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    Last edited: Dec 31, 2018
  9. liannastar

    liannastar DI Member

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    While I agree I have yet to eat a decent sandwhich in the Philippines, there is more to eat than just sandwiches! You don't go to a foreign country to eat american food lol.

    And Vegetables are definitely cheaper and fresher in the Philippines than the States. I'm not sure what part of the States you are in, but unless you grow your own, it's not cheaper. In fact, you can grow way more vegetables in the Philippines, year round.

    And even if I can't own property, you can still rent property and at 200 to 300 a month, it's way cheaper than the States. You couldn't even rent a garage for that price here.
     
  10. Rye83

    Rye83 with pastrami Admin Secured Account Highly Rated Poster SC Connoisseur Veteran Army

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    No, I don't expect to get that. I've traveled quite a bit and enjoy all sorts of cuisine...but the Philippines has some of the absolutely worst cuisine out there. And it doesn't help that the food/produce available is overpriced trash (usually loaded with sugar), with prices continuing to raise due to inflation. Are there some things that are edible? Absolutely, but to say that it is even remotely comparable to anything available in the West or neighboring countries would be a joke.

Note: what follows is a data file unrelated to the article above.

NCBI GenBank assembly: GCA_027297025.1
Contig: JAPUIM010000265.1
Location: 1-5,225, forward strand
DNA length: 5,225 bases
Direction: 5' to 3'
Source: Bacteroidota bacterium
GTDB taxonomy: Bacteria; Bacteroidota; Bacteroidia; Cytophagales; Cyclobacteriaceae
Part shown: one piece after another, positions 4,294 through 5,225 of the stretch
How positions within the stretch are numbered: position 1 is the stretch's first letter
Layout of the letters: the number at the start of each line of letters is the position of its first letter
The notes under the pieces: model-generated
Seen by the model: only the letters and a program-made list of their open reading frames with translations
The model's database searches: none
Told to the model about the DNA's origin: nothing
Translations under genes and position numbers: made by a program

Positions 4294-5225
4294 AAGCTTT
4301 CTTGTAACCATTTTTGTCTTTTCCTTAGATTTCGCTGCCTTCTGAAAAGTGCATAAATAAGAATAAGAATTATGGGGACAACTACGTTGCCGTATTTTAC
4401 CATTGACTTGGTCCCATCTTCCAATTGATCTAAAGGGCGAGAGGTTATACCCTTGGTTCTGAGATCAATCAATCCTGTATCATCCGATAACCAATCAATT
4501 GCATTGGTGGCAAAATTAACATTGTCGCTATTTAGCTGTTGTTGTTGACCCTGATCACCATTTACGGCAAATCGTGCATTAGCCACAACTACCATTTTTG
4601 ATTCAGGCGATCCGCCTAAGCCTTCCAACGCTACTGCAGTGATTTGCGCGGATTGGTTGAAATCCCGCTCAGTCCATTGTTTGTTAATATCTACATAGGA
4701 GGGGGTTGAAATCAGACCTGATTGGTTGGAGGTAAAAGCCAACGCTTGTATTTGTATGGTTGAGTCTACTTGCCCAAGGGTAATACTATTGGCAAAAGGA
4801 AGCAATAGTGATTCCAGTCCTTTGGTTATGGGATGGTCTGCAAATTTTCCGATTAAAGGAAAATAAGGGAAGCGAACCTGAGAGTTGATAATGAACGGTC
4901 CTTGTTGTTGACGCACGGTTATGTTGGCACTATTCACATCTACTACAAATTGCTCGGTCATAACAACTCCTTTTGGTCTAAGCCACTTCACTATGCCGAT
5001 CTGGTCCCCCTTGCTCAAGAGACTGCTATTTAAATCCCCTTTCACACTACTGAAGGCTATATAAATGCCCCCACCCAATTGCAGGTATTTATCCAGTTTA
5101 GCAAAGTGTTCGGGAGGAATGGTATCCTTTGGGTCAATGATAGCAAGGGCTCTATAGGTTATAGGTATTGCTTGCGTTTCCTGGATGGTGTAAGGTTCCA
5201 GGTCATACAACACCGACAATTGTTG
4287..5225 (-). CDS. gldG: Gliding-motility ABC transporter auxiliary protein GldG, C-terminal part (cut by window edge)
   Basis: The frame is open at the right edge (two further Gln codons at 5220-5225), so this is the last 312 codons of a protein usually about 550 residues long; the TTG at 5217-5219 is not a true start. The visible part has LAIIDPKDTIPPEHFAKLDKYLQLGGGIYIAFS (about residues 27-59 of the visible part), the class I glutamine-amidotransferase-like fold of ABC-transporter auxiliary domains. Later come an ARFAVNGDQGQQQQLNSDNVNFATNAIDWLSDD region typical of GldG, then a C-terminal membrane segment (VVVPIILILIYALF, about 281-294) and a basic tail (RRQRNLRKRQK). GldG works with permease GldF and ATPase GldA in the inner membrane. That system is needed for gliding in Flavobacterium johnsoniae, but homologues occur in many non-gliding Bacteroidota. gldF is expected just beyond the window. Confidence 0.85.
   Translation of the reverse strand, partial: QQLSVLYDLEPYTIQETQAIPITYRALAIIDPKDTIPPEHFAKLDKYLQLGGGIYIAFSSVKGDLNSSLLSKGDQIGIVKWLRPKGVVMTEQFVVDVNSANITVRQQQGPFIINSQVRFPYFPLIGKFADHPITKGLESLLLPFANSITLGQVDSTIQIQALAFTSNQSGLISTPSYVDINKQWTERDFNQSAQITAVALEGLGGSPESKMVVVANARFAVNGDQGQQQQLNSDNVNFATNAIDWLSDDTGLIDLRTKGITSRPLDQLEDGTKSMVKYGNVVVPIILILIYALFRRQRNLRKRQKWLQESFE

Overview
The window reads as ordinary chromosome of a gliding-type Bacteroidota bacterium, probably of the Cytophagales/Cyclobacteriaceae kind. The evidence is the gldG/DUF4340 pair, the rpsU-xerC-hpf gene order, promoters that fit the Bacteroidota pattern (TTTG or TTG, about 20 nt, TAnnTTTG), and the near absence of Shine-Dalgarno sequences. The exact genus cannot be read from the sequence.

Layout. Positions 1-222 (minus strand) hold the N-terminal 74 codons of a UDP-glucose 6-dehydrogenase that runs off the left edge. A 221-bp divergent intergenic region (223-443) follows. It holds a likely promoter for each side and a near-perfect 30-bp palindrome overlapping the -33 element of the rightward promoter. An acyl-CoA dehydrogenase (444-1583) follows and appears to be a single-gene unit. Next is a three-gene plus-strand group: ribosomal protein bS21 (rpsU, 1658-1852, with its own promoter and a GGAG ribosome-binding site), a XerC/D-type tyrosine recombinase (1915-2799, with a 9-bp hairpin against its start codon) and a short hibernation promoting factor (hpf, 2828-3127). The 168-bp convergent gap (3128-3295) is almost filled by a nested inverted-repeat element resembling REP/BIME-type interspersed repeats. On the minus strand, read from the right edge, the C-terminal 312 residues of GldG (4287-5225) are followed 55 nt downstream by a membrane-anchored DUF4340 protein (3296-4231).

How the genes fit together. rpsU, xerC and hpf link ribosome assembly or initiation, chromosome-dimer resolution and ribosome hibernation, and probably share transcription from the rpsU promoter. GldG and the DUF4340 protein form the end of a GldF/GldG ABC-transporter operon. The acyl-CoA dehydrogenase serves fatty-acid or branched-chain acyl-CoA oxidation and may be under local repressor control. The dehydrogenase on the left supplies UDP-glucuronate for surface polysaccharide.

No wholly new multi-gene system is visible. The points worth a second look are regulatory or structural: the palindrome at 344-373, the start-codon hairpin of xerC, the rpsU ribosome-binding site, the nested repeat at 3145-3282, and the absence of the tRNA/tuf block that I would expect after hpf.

I don't know where you were shopping in the US or where you are shopping in the Philippines but the vegetables I see on shelves in the Philippines are usually much smaller and look like they have been sitting there much longer.

    As for growing your own vegetables: I suggest you take a look around the forum and read what people have to say about growing their own vegetables. It certainly isn't easier for many types of vegetables.

    Yeah, it is cheaper and lower quality than anything you can get in the West. Congrats, you have the ability to live in the housing standards of the early 1900s in the Philippines.

    Of course prices depend on the area you lived at in the US but I can easily find a modern and well maintained 2-3 bedroom apartment for $500 in most of the US. You just have to avoid the larger cities (greater than 150k-200k people) for those prices. I will always have electricity and water pressure and the house will be properly wired and grounded. No worries about taking 220V when I change a light bulb, no worries about my electronics/appliances sh*tting out after a few years, no worries about termites/rodents/ants/pests, etc.)

    What was the point of comparing paying taxes on property you own in the West to paying rent in the Philippines? You don't pay taxes on rentals in the US either, it is one of the perks of renting. You are shifting the goal posts.

    I have no problem with living in the Philippines, I can easily adapt to their shortcomings, but let's not act like they are doing much of anything better than the West, or even the neighboring countries in similar economic situations...except maybe speaking English.